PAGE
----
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Trump says ISIS leader "died like a coward" in U.S. raid in Syria

Trump says ISIS leader dead after "daring" U.S. raid in Syria
Trump says ISIS leader Abu Bakr al-Baghdadi dead after "daring" U.S. raid in Syria 08:37

Washington — President Trump said Abu Bakr al-Baghdadi, the founder and head of the Islamic State of Iraq and Syria (ISIS), died in a "daring and dangerous" raid by U.S. commandos on Sunday, ending a yearslong manhunt for the most wanted terrorist in the world.

"Last night, the United States brought the world's number one terrorist leader to justice," the president said from the White House. "Abu Bakr al-Baghdadi is dead."

The president said he watched much of the raid from the White House Situation Room, alongside the secretary of defense and other top military and national security officials.

On "Face the Nation," Vice President Mike Pence said it was "incredible" to be able to watch the operation "in real time."

President Trump watching the operation to kill ISIS leader Abu Bakr al-Baghdadi in the White House Situation Room, alongside, from left, National Security Adviser Robert O'Brien, Vice President Mike Pence, Secretary of Defense Mark Esper, Chairman of the Joint Chiefs of Staff General Mark Milley and Brigadier General Marcus Evans, Deputy Director for Special Operations. The White House

Mr. Trump said U.S. special operations forces in eight helicopters flew for more than an hour from an undisclosed location to reach the compound in northwestern Syria. U.S. officials said the forces were from the Army's elite Delta Force. They breached the walls and were met with gunfire, killing a "large number" of enemy fighters in the ensuing gun battle, which lasted more than two hours, according to the president. 

After the soldiers cleared the compound, al-Baghdadi fled to a "dead-end tunnel," bringing three of his children with him. As K-9 units pursued him, al-Baghdadi detonated a suicide vest, killing himself and the children. Mr. Trump said al-Baghdadi was "whimpering and crying and screaming all the way."

The president said U.S. operators were able to confirm al-Baghdadi's identity through DNA testing on the scene, noting his body was under rubble and badly mutilated.

"Baghdadi and the losers who worked for him, and losers they are, they had no idea what they were getting into. In some cases, they were very frightened puppies," the president said. "He died like a dog. He died like a coward. The world is now a much safer place. God bless America."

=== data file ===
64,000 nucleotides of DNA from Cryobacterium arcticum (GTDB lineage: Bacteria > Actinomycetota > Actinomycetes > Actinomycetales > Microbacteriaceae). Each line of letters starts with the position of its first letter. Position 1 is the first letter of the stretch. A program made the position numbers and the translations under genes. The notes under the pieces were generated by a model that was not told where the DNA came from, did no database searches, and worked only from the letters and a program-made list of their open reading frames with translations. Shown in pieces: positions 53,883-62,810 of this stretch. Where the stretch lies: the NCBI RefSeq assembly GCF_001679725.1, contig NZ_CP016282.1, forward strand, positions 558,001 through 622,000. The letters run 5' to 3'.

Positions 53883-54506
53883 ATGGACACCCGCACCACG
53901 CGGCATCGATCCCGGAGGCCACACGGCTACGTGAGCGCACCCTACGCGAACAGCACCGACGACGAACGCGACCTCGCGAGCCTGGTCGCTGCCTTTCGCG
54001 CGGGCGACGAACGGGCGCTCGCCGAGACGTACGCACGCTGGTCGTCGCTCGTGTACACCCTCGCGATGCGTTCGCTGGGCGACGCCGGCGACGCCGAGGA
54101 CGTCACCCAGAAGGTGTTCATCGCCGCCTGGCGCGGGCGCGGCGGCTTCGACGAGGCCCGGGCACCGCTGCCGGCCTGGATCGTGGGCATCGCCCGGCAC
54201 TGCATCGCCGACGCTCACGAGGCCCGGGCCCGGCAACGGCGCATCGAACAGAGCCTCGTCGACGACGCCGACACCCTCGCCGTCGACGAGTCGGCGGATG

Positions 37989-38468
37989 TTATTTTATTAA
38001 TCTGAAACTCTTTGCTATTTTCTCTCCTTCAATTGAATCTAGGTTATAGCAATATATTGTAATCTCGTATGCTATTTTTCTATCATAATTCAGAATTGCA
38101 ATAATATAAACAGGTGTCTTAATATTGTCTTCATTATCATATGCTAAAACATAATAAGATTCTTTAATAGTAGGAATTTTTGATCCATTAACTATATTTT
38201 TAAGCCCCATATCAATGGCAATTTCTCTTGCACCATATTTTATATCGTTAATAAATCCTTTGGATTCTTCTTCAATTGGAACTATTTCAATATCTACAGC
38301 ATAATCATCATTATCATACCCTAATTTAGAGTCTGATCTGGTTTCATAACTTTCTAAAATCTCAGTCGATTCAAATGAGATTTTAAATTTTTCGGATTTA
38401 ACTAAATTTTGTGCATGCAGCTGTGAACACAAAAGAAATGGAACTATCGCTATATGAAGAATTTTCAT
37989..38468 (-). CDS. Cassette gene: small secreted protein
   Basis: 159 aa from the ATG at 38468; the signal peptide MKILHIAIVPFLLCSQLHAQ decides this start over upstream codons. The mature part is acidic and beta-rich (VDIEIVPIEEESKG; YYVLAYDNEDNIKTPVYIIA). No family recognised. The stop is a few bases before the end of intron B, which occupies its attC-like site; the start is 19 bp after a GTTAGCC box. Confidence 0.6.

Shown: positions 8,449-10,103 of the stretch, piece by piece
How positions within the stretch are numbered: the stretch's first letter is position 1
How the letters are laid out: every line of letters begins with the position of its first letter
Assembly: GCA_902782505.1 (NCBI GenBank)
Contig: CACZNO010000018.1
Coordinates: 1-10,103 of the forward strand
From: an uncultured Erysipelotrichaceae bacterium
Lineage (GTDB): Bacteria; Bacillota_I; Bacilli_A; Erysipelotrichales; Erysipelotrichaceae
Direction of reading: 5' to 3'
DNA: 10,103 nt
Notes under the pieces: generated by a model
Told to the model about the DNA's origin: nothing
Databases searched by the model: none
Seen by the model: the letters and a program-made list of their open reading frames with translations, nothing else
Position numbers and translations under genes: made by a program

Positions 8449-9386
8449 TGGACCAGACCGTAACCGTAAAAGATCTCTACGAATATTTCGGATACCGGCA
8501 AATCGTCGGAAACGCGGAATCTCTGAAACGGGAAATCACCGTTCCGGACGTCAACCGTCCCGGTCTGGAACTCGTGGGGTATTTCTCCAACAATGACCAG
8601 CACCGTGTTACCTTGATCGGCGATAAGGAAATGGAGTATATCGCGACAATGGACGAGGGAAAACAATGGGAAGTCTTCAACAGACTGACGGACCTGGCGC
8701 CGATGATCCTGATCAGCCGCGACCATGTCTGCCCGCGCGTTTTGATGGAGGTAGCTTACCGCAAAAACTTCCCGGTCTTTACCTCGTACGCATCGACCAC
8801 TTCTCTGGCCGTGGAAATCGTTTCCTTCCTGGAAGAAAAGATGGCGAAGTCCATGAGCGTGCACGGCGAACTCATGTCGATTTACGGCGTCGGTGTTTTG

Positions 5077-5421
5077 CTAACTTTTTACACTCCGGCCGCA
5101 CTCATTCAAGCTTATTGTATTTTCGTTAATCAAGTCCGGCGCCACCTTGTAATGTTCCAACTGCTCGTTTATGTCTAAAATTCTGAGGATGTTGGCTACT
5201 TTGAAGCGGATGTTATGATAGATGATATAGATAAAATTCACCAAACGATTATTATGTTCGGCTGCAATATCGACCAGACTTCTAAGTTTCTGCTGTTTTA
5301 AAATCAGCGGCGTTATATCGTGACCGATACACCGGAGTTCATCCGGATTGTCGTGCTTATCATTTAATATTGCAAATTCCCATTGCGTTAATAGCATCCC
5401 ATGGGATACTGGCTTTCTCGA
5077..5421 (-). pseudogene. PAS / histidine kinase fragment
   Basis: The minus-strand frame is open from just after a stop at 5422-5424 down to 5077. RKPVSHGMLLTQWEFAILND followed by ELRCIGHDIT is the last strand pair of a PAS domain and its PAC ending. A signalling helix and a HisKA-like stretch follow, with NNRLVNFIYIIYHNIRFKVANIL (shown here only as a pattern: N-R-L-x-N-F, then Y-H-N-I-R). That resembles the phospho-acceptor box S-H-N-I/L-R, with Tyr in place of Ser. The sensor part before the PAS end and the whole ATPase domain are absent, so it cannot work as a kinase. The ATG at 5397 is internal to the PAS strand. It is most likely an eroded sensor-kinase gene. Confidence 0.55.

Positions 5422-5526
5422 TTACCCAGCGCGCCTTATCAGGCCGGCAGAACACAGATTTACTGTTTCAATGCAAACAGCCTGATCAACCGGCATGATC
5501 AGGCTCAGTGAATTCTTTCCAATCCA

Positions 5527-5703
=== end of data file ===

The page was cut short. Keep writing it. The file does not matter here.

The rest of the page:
U.S. raid on ISIS leader
An aerial view taken on October 27, 2019, shows the site that was hit by helicopter gunfire which reportedly killed nine people near the northwestern Syrian village of Barisha in the Idlib province along the border with Turkey. Getty

No U.S. service members were killed in the raid but one dog was hurt, Mr. Trump said. Secretary of Defense Mark Esper told ABC's "This Week" that two service members suffered minor injuries but are already back on duty. The president said the troops involved "accomplished their mission in grand style" and collected a trove of sensitive intelligence related to ISIS.

The president said al-Baghdadi had been under surveillance "for weeks" and changed his location frequently to avoid detection. Mr. Trump said he first learned of this specific operation three days ago.

Mr. Trump said he did not inform congressional leaders, including House Speaker Nancy Pelosi, of the raid beforehand, out of fear it would leak publicly. Pelosi demanded the administration tell lawmakers about the raid.

"The House must be briefed on this raid, which the Russians but not top Congressional Leadership were notified of in advance, and on the Administration's overall strategy in the region," she said in a statement Sunday. In his announcement Mr. Trump thanked Russia, Turkey, Syria and Iraq for their assistance in the operation, as well as the Syrian Kurds.

Nonetheless, leaders on both sides of the aisle welcomed the news of the terrorist leader's death, praising U.S. troops and the intelligence community. They also warned that al-Baghdadi's death does not mean the end of the fight against ISIS. The group lost its last strip of territory in March, but there are an estimated 14,000 to 18,000 members remaining in Iraq and Syria, with another 12,000 fighters imprisoned.

The killing of al-Baghdadi comes three weeks after the president announced he would withdraw troops from northern Syria. The Pentagon said last week that some U.S. forces would be redeployed to northeastern Syria and reinforced to protect oil fields in the region.

On Sunday, the president said the current upheaval in the region did not factor into the decision to launch the operation.

"No, the pullout had nothing to do with this. In fact we found this out at a similar time, it's a very good question, because we found this out at a similar time," Mr. Trump told reporters.

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